How do you make money on the side while preparing to start a business? One way is through investments. The stock market is great way to grow your funds in preparation to launching your company. In fact, some people invest in stocks to earn the money they need to bootstrap their business.
If you are planning to go through the same route, here some stock market terms that you need to know before you dive into the world of stock investments.
Overview of Stock Market Terms
1) Stocks and Shares are two words that could be used interchangeably. Both Stocks and Shares are used to describe an ownership of a corporation. Stock is usually used as a general term. As an example, one could have stocks in the mining industry. Shares, on the other hand, are used in more specific ways such as shares in company X.
2) Market is a venue, whether actual or virtual, where goods or services are bought and sold. From this definition, a Stock Market is a venue where publicly listed stocks are bought and sold.
Bullish and Bearish Market are two opposite terms that describes the overall condition of the market.
In a bullish stock market, stock prices are rising, the overall economic outlook is strong, and everyone is optimistic on the economic conditions. In a bearish market, stock prices are falling, the overall economic outlook is weak, and everyone is pessimistic on the economic conditions.
3) Diversification in layman’s term, is not putting all eggs in one basket. It is investing in more than one stock, industry, or country. This is a strategy used to reduce risk in case the investment in a particular stock, industry, or country fails.
4) Benchmark is a standard point of reference to determine the performance or quality of the particular thing being evaluated.
5) Trading comprises of buying and selling of goods. Buying is the exchange of buyer’s cash for goods or services while selling is the exchange of seller’s goods or services for cash. This is with the assumption that both the buyer and the seller have agreed on the price of such an exchange.
6) Bond is a debt instrument issued by the borrower (usually a corporation or the government) to the investor. A bond is a loan that has an indicated variable or fixed interest rate and a maturity date. Some bonds can be traded publicly.
7) Capital Assets are types of assets that are not easily convertible to cash such as but not limited to land, buildings, equipment. Except for land, which usually appreciates in value over time, these assets are depreciated over a period of more than a year. These assets usually contribute to a company’s revenue.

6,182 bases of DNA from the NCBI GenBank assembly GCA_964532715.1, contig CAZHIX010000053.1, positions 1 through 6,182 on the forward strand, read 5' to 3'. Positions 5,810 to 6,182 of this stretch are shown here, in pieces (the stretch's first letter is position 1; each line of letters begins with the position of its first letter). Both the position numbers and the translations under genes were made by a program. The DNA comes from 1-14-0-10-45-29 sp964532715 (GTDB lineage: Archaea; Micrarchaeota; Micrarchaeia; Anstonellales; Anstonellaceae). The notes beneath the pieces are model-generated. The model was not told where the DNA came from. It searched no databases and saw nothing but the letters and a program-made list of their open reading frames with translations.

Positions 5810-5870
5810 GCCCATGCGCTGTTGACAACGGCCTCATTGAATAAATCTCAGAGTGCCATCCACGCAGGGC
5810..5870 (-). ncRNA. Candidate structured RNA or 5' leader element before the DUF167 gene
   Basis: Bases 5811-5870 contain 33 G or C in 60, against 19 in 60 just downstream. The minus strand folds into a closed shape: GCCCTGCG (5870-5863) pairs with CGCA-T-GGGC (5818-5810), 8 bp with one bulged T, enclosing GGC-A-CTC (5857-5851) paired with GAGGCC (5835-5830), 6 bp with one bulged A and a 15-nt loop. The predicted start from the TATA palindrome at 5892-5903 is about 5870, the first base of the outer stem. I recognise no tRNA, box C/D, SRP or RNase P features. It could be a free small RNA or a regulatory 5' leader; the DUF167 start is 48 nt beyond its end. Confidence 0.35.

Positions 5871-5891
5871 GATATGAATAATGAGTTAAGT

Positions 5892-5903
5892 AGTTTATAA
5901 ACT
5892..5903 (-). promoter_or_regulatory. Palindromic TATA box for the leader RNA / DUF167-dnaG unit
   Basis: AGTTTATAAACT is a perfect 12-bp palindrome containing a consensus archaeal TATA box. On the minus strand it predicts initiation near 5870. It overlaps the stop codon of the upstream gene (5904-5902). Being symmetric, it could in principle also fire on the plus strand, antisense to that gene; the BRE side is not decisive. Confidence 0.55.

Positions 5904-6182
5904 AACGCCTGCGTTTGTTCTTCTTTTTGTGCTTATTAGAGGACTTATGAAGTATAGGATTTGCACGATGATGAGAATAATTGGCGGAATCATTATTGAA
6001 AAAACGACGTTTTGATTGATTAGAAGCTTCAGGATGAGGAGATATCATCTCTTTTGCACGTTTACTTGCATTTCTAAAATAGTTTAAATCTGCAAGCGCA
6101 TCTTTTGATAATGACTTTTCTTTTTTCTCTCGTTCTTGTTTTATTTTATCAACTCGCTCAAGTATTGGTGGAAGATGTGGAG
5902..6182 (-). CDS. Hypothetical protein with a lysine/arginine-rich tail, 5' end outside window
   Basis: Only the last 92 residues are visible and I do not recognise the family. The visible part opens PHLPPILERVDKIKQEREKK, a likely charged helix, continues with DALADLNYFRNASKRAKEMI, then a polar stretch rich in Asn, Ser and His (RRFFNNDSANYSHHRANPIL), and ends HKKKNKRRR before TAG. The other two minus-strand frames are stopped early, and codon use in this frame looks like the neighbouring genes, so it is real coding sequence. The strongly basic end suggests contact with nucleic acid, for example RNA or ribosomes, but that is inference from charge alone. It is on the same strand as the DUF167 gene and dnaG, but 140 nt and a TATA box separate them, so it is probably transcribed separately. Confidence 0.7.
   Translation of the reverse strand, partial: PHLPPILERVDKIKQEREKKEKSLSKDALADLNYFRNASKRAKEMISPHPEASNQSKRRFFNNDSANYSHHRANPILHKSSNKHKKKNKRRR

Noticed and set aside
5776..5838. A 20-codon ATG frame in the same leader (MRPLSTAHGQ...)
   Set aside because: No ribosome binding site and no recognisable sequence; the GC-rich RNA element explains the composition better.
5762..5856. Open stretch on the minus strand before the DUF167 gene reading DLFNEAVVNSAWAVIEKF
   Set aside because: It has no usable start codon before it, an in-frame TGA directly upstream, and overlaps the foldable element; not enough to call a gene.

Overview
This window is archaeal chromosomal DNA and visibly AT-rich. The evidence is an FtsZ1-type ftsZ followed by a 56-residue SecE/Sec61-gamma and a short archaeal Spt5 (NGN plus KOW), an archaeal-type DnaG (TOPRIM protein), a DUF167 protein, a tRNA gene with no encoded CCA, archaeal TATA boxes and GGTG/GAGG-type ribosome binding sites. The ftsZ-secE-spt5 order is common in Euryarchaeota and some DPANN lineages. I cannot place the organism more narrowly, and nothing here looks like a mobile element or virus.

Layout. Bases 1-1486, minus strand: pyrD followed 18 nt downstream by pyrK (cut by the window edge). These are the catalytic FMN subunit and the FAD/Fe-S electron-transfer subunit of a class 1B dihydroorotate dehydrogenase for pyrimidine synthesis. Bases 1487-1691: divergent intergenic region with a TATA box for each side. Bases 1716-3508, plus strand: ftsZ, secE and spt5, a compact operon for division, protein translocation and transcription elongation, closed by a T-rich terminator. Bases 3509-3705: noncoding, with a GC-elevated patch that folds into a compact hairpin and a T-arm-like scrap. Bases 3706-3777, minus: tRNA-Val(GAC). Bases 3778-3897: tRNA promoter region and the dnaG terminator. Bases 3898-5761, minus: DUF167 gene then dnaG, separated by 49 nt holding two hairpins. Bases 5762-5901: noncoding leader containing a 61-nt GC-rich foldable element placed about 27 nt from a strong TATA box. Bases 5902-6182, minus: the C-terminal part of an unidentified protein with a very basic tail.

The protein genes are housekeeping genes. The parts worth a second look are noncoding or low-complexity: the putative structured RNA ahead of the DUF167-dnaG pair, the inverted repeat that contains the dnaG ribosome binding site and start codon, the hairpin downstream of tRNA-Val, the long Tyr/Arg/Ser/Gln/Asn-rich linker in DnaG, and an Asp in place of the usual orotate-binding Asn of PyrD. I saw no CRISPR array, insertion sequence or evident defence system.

8) Appreciation is the increase in value of a thing. Depreciation is the decrease in value of a thing.
9) Mutual Fund vs. Exchange Traded Fund (ETF)
The similarity between a Mutual Fund and an Exchange Traded Fund (ETF) is that investing in either fund means investing in a diversified portfolio. There are also differences between the two funds.
Mutual Funds require a certain minimum investment. The price of the Mutual Funds is determined by the Net Asset Value (NAV) which is determined at the end of the trading day.
ETFs on the other hand, do not require a minimum investment. It is traded within the trading day and its price fluctuates during the trading day, just like publicly listed stocks.
10) Money Market Securities are short term debt securities issued by big institutions that mature in a year or less.
11) Asset Allocation is the portioning of one’s investment. It is setting aside different percentages of your asset in different investment instruments depending on one’s risk tolerance, time horizon, and purpose of investing.
12) Cost Averaging is an investment strategy wherein an investor invests a fixed amount of money on a particular investment on a regular basis regardless of the price of the type of investment chosen.
13) When the investment is not yet cashed out, an investment may incur a Capital Gain/loss. Capital gain, also known as paper gain, is the unrealized appreciation of the investment while capital loss, also known as paper loss, is the unrealized depreciation of the investment.
An investment will only be considered as an actual gain/loss when the investment is converted into cash.